Slope work alters landscape of Waynesville’s main corridorWritten by Becky Johnson
- The bait battle: paw-lickin’ good
- With a little help from hunters, wildlife officials hope to curb the exploding bear population in the mountains
- Shining Rock leaders say transparency is goal
- Landscape shifts early in the game in Waynesville’s mayor race
- A spoonful of improv helps the glitches go down: Nimble feet are behind Folkmoot’s recipe for success
When bulldozers began demolishing trees on a hillside overlooking Waynesville’s main commercial thoroughfare this summer, Byron Hickox was bombarded by a flood of inquiries from suddenly civic-minded citizens.
The highly visible slope along Russ Avenue was denuded in a matter of weeks, followed by a steady parade of dump trucks carting off soil.
“I was getting five calls a day,” said Hickox, who works in the Waynesville town planning office.
Some wanted to know what in tarnation was happening to the mountainside along the town’s most well-traveled corridor. The clear-cut is even visible from the Laurel Ridge Golf Course two miles away, pointed out Chuck Worrell, a local business owner and golfer.
“It is going to be such an eyesore,” Worrell said.
Others were simply curious what was afoot.
“People wanted to know what was going in there, and the answer was nothing,” Hickox said.
Not a Taco Bell, not a Chick-fil-A, and definitely not a Cracker Barrel. The dozers weren’t clearing the way for anything in particular. It turns out the goal of the earth-moving venture was the earth-moving itself. The soil was mined to feed a federal clean-up of contamination at a former apple orchard in Haywood County. Arsenic-laced pesticides had polluted the soil there over the decades, but it was discovered only after the land was turned into a housing development.
The Barbers Orchard site landed on the Environmental Protection Agency’s Superfund list, triggering a $15 million federal clean-up, according to the EPA.
The massive operation called for digging up the top foot of soil from 88 acres, trucking it off and hauling in clean dirt to replace it with — more than 100,000 cubic yards of dirt in all.
Caroline-A-Contracting, run by Burton and Caroline Edwards of Maggie Valley, landed a $3 million contract to provide all that dirt and began looking for places to get it from. The 3.5-acre site on Russ Avenue across from Kmart — a stone’s throw from the highway and a straight-shot to Barbers Orchard — was a prime candidate.
“We purchased it mainly for the dirt,” Caroline Edwards said of the site on Russ Avenue. “We really don’t have any plans.”
The hope, of course, is that the previously forested and steep hillside is now more attractive to a potential developer looking for a visible lot on the town’s prime commercial corridor.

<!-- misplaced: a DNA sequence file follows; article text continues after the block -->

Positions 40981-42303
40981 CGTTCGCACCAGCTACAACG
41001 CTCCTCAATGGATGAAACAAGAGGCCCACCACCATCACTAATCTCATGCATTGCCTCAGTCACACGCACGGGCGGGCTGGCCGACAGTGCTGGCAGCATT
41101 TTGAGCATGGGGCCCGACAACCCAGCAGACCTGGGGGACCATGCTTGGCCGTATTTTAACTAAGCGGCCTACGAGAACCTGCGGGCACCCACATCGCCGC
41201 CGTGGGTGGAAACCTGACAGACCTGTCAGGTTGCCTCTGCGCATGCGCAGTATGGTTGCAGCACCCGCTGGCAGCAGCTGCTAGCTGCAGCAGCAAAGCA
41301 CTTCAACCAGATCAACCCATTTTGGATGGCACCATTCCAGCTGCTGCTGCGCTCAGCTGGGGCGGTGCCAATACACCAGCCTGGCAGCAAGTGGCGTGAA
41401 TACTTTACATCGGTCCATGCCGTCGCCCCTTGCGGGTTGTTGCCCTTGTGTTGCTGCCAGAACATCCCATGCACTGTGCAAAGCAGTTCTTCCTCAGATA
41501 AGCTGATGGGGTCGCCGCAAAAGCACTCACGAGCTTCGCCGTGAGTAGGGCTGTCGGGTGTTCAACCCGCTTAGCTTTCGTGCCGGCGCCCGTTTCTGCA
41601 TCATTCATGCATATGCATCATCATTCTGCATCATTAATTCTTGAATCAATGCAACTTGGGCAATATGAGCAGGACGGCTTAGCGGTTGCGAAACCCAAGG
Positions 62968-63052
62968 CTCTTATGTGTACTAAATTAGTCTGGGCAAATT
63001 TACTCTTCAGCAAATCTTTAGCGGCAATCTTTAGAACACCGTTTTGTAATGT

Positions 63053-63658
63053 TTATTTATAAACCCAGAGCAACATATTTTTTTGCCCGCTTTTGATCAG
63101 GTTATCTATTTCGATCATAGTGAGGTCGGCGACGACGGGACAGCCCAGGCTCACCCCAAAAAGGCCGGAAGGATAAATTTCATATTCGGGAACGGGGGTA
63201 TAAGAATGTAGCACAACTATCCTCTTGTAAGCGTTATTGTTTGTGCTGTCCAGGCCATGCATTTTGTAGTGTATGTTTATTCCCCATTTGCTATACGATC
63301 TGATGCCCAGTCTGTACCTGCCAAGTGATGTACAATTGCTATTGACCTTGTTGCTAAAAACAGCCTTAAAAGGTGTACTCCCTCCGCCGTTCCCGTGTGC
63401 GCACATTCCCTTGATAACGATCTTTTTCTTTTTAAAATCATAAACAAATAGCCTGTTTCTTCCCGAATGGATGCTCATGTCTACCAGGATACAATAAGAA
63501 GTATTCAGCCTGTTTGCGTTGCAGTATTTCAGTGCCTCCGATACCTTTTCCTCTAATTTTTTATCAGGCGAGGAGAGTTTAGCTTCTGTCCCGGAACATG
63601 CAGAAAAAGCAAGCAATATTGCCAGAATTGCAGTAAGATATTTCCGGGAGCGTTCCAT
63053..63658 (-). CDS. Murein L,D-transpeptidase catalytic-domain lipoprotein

The site is still steep, but it has the making of a switchback driveway leading to a modest flat spot carved into the hillside about half-way up — hopefully making it marketable. So far, there are no takers, but grading only recently wrapped up.
“We are open to whatever,” Caroline Edwards said.
Selling dirt for the Superfund clean-up subsidized the cost of buying, clearing and grading the site, but fell short of bankrolling it entirely.
“By no means did we sell enough dirt to pay for it,” Caroline Edwards said of the property.
According to county property records, the site was purchased for $225,000.
The Russ Avenue property wasn’t the only one — not even the main one — used as a source for clean soil. A much larger digging operation in Maggie Valley supplied most of the clean soil, on a site owned by Burton Edward’s father, Kyle Edwards.
That site was a major nuisance to Chuck Worrell, the owner of High Country Furniture on Dellwood Road, which is located near the soil mining operation. The equipment was noisy, mud ran down the road, trucks tore up the road, and dust blew everywhere, Worrell said.
“I can’t even open the windows because the dust comes through there,” Worrell said.
Both sites were under the erosion control jurisdiction of the N.C. Department of Environment and Natural Resources. Wayne Watkins, a state erosion control officer based in Asheville, was assigned to monitor the work. He ended up with his fair share of calls from the public as well.
“Anytime people start cutting trees, the general public has a varying degree of sensitivity to that. Some see it as foul play and others don’t understand it is a work in progress,” Watkins said.
On a few occasions, Watkins had to ask the Edwards to fix erosion control measures, but they “responded appropriately,” Watkins said. Watkins required them to put in additional silt fences and beef up their groundcover of the bare soil in places. The Maggie Valley dirt-mining site even experienced at small slide that had to be stabilized, Watkins said.